The sanctions, aimed at punishing Iran for its pursuit of nuclear technology, have been broadened somewhat from previous rules issued by the enforcement agency, the U.S. Office of Foreign Assets Control (OFAC), a division of the Treasury Department.

According to a treasury official, OFAC has not changed its “general license” policy for journals; it still allows them to publish articles authored by nongovernmental scientists from Iran and other sanctioned countries. The new wrinkle is that OFAC insists that all U.S. citizens, no matter who employs them, comply with the sanctions against papers authored by governmental researchers. That apparently prompted Elsevier to issue a warning to its employees.

Elsevier spokesperson Harald Boersma explained in an e-mail that the new restrictions are expected to affect a small number of papers and that the company had implemented “more specific sanctions … over the past year or two” as a result of U.N. recommendations.

“In recent changes … U.S.-owned scientific and medical journals would violate OFAC regulations if they handle scientific manuscripts where any of the authors are employed by the government of Iran. This includes research departments of nuclear facilities as well as the various oil and gas companies which are deemed to be entities of the Government of Iran. The sanctions do not apply to manuscripts from academic and research institutes and manuscripts originating from non-governmental clinical settings, such as hospitals [or] clinical practices. This means that the sanctions only apply to a very small part of research papers coming out of Iran. Our recent communications with editors were motivated out of concern that U.S. citizens acting as editors of our journals might also be subject to personal liability.”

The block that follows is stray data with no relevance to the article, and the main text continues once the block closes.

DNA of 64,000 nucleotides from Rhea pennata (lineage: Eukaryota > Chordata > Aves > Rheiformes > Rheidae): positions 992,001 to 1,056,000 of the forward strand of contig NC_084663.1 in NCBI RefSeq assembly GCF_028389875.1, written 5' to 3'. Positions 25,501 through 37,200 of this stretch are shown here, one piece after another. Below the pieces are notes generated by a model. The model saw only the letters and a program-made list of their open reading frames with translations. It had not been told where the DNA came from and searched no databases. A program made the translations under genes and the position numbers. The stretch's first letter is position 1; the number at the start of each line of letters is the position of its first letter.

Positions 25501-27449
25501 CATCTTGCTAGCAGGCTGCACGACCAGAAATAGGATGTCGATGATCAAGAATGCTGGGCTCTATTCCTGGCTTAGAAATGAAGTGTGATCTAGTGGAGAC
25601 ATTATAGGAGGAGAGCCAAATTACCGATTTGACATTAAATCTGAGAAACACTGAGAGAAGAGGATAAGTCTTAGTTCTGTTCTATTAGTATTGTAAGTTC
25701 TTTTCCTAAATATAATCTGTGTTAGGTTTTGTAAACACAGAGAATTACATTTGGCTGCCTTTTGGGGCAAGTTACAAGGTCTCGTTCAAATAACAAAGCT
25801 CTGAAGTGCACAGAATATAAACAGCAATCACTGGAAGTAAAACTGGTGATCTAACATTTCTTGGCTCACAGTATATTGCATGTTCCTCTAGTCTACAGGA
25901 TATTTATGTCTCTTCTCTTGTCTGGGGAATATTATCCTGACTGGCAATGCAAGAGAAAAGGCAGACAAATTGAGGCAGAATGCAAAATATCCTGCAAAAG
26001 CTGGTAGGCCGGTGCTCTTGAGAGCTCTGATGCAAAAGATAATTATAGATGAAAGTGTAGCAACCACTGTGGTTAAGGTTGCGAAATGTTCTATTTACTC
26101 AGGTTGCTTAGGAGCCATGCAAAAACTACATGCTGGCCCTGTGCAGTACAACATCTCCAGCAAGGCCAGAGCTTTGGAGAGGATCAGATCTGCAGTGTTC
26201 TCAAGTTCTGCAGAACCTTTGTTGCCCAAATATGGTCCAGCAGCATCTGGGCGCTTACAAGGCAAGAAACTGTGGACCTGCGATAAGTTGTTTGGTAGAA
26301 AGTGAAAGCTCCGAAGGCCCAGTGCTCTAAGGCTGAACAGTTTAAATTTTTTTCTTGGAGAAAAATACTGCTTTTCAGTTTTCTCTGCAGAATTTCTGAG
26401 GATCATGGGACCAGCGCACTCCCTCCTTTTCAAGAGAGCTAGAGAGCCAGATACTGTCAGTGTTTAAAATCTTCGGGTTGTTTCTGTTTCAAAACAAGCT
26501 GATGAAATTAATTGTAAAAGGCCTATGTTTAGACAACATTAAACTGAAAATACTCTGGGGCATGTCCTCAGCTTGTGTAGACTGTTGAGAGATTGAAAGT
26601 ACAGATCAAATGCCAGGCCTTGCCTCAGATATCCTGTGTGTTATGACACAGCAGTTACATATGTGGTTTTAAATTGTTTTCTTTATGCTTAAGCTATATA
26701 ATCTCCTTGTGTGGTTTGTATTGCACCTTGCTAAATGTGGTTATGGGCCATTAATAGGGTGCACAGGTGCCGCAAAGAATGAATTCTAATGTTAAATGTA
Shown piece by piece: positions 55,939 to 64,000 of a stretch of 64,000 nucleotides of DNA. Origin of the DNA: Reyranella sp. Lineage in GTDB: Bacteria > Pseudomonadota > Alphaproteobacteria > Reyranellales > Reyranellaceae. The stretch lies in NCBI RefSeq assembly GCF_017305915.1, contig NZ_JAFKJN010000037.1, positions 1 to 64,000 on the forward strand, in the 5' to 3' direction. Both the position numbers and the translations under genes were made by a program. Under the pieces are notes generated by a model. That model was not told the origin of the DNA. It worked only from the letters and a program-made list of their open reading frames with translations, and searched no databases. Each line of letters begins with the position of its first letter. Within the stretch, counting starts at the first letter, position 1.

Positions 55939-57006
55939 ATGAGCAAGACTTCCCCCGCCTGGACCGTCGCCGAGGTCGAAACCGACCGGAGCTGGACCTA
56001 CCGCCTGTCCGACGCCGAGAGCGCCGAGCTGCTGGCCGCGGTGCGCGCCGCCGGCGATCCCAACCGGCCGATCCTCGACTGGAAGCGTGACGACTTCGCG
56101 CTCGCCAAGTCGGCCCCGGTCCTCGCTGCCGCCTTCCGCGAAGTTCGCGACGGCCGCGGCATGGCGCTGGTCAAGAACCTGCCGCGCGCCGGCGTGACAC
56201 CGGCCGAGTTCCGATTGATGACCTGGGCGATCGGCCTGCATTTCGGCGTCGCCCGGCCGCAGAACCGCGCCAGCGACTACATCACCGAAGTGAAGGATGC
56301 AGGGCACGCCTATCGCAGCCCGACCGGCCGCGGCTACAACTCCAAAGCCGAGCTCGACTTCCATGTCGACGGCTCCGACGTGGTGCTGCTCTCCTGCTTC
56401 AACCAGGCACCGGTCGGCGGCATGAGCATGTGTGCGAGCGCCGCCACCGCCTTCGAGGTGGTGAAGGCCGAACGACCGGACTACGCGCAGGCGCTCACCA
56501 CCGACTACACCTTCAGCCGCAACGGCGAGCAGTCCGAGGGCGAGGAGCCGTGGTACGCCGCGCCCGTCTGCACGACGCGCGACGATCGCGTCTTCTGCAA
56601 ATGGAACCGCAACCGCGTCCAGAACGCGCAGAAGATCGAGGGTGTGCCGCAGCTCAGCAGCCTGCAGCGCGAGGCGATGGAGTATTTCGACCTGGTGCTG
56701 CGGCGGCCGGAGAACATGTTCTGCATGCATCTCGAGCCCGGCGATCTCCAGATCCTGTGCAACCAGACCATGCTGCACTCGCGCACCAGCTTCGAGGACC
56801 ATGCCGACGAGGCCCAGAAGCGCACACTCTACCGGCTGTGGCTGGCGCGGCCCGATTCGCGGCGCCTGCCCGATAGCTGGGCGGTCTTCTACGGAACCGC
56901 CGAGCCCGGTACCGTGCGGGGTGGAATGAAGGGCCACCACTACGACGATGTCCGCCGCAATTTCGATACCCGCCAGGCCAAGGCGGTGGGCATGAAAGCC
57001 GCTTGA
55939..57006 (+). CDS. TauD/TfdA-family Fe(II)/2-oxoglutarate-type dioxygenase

In a note to editors (a copy of which was obtained by ScienceInsider), Elsevier gives advice on what a manager should do if he or she can’t find a non-U.S. person to work on a paper that requires special handling: “Please reject the manuscript outright.” According to the note, the rejection should apologize to the submitter and explain that because of U.S. sanctions, “we are unfortunately unable to handle your manuscript.”

OFAC tangled with scientific journals almost a decade ago when it proposed much harsher restrictions on communications from Iran. That led to an organized protest by the American Institute of Physics, the Association of American Publishers, and others, resulting in the current understanding: OFAC permits the exhange of scientific but not government-sponsored communications from Iran.

Several other scientific publishing organizations—including AAAS, the publisher of ScienceInsider—said that they did not see a need to change the way they handle manscripts at present.


Murdoch press kindly protects Israel from Nazism, fascism and Maoism

What would a day be without lies, slander and mad exaggeration from the Murdoch media about Israel and its critics? After running one article this week, by Stuart Rees, that explained how BDS isn’t the work of the devil, the paper is back to its usual hyperbolic self. The clear tactic is to charge anybody who advocates non-violent pressure on occupying Israel as a zealot. Unfortunately for them, BDS is growing and Israel is becoming an increasingly paranoid and violent state.

Here’s the page 3 story in The Australian with a massive headline:

Pro-Palestinian academic Jake Lynch has rejected accusations that the international Boycott, Divestment and Sanctions campaign is anti-Semitic, describing such claims as a “cynical smear” by supporters of Israel.